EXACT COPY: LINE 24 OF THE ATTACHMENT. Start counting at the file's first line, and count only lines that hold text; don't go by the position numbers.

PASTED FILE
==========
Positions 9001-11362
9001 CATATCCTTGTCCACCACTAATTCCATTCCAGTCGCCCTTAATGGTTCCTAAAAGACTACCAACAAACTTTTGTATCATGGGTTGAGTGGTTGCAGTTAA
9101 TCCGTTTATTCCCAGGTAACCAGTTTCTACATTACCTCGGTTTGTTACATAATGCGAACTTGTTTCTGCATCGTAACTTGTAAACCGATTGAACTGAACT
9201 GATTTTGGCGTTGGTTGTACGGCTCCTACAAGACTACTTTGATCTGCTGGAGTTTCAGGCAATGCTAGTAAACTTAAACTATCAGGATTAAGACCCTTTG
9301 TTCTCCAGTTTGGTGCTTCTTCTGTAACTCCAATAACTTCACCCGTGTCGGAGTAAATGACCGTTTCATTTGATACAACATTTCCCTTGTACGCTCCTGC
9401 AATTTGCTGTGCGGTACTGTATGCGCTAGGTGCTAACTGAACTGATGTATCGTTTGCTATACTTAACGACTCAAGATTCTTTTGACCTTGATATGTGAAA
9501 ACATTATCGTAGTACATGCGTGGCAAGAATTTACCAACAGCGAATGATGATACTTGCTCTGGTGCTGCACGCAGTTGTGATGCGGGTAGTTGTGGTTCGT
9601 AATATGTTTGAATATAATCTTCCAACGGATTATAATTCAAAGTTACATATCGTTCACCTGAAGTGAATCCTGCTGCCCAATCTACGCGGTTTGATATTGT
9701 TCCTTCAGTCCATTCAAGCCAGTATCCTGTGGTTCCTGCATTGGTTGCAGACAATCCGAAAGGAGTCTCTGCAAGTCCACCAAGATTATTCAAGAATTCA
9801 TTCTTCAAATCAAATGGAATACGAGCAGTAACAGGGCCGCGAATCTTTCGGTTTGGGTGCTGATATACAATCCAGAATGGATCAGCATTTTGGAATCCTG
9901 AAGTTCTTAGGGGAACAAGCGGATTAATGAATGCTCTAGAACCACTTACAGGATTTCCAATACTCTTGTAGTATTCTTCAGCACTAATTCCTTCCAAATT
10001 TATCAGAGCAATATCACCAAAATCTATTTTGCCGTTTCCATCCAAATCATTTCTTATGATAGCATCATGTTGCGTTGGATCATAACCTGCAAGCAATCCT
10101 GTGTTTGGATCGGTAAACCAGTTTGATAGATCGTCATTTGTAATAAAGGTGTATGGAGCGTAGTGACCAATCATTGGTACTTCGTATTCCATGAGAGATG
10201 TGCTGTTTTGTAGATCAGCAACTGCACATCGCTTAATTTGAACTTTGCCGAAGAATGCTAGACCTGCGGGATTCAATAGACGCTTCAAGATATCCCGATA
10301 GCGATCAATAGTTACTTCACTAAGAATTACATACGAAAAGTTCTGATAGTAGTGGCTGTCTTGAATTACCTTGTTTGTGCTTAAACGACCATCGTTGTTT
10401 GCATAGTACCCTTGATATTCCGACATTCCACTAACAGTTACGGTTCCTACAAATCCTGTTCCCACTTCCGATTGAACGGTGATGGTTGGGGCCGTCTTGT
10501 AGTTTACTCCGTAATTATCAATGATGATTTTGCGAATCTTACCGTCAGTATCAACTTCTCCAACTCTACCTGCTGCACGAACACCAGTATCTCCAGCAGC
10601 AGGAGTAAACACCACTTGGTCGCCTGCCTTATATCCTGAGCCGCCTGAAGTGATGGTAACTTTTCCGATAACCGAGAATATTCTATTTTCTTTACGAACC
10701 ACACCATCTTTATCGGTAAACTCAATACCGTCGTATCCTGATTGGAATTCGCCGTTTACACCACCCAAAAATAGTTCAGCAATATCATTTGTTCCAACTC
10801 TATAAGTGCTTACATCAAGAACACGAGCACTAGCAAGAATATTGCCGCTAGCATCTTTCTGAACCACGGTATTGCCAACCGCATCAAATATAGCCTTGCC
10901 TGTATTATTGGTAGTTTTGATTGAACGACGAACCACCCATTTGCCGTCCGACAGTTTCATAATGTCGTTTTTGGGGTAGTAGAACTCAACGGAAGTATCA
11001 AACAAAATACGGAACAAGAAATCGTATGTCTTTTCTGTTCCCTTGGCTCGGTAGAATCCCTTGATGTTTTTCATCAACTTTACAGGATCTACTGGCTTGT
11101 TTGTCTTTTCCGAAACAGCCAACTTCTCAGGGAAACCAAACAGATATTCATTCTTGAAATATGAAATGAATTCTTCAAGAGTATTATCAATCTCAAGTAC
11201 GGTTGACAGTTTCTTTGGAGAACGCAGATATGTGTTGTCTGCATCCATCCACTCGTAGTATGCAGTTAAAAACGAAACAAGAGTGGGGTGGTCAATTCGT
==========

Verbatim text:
11201 GGTTGACAGTTTCTTTGGAGAACGCAGATATGTGTTGTCTGCATCCATCCACTCGTAGTATGCAGTTAAAAACGAAACAAGAGTGGGGTGGTCAATTCGT